Language of Lei

haku - v. to compose, to invent; to arrange or put in order, as a braid or plait

haku - n. three-ply braid. A method of making a lei by using a base material, such as soft lā`ī, and braiding it while adding the decorative plant material into each wrap of the braid. Lei laukukui and lei laua`e are typically made with this method.

haku mele - poet, one who composes songs. Many songs are composed as lei for cherished individuals.

hili - braid or plait. A method of making a plaited lei in which the plaited material is also the decorative material. Lei palapalai and lei kauna`oa often are made using this style.

hilo - twist, double helix, intertwine. A method of making a lei by twisting two strands together to form a rope. The popular and simple lei lā`ī is made using this method. It also is another method of making the lei kauna`oa.

hīpu`u - a method of making a lei by knotting together the stems of the decorative plant material. Various knotting techniques are used, including overhand, and square knots. Sometimes several strands made in this fashion will be braided or twisted together using hili, hilo, or wili techniques. It requires a very long stem on the decorative material. Some lei laukukui and lei laupohuehue are made with this method. (Same as nīpu`u, kīpu`u)

humu, humuhumu, humupapa, kuipapa - sew to a backing, basting stitch. A method of making a lei by sewing the decorative material to a backing such as lauhala, paper, or felt. Lei bouganvilla and feather hat lei often are made with this method.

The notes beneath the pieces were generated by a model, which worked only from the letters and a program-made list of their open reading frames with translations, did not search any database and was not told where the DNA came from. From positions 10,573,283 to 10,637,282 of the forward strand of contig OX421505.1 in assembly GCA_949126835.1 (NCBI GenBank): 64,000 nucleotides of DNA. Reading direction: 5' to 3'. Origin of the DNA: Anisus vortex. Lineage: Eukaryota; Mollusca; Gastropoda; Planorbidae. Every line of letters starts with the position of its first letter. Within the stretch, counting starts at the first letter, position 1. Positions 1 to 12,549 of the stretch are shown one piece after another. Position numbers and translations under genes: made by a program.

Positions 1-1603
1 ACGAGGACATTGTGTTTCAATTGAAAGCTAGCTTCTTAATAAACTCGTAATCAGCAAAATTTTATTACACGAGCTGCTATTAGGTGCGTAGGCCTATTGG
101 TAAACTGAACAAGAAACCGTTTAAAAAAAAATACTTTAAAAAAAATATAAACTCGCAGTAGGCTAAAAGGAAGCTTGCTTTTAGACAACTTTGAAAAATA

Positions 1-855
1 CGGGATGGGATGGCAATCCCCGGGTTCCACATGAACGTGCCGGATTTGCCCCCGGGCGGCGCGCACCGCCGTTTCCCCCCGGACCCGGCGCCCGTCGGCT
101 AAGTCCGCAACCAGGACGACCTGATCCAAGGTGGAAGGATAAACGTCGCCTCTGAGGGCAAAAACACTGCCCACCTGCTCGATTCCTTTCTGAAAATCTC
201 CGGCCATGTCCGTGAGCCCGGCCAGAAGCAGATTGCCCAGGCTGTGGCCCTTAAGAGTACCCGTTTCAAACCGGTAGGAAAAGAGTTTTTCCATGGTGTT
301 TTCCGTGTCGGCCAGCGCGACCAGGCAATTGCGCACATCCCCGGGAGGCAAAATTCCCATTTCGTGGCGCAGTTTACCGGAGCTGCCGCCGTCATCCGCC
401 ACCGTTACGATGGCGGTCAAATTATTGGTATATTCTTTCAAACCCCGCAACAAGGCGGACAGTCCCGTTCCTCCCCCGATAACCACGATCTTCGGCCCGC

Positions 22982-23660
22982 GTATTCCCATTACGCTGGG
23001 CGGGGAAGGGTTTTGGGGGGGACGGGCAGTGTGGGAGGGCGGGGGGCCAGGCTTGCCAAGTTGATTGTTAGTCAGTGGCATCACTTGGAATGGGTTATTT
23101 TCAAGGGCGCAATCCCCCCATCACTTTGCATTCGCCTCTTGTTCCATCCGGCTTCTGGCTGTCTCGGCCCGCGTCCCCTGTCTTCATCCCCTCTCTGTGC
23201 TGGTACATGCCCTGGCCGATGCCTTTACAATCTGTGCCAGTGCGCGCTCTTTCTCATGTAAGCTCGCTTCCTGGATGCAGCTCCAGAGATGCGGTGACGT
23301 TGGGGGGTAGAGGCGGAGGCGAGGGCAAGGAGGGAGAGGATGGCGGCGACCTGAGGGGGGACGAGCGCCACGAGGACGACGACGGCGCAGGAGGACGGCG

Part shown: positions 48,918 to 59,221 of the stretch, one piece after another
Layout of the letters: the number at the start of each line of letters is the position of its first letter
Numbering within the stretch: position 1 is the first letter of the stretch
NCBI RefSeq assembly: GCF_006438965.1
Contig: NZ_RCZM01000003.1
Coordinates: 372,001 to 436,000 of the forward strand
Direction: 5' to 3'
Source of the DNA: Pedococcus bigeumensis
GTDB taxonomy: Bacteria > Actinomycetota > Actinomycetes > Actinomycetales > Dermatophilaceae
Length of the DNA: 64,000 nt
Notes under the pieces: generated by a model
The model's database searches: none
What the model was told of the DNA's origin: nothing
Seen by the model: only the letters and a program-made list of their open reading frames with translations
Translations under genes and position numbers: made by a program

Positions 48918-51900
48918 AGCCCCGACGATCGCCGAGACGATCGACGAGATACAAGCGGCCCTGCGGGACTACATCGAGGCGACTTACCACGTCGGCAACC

kamalei - the most precious lei in Hawaiian culture, a child. The child is crafted by interweaving the love of the parents.

kīpu`u - a method of making a lei by knotting the stems of the plant material. (See hīpu`u, nīpu`u)

kui - pierce, piercing stitch. A method of making a lei by sewing or piercing the decorative material with a needle and stringing it onto a thread. There are several styles of lei kui. Among them: 1) kui pololei - pierced down the throat of the blossom and out the petiole base. 2) kui poepoe - strung like a wheel so the face of the flowers are directly away from the thread. 3) kui lau - strung side to side forming a flat band. (See kuipapa)

lei hulu - feather lei. Still higly prized, these lei were once the sepcial adornment of royalty.

lei pāpale - any lei worn on a hat.

lei po`o - any lei worn on the head.

lei pūpū - shell lei

lei pūpū o Ni`ihau - lei made from the rare shells of the island of Ni`ihau, they are extremely valuable

mele lei - poem, chant, song created as a gift for a loved one.

nīpu`u - a method of making a lei by knotting the stems of the plant material. (See hīpu`u, kīpu`u)

pauku – “sections,” a style in which the decorative material used in making the lei is arranged in sections or bands, often alternating.

wili - wind, twist, crank, coil. A corkscrew-type twist - as found in Porky Pig's tail and the seed pod of the wili-wili tree. In the other, multiple strands of the lei material are twisted to form a loose rope-like strand.

wili poepoe - A technique in which the lei is made by winding fiber around successive short lengths of the decorative material, binding them together into a “rope.” Sometimes a base material such as lauhala, a thick raffia braid, etc. is used to make wrapping easier.

Ashley Kaneko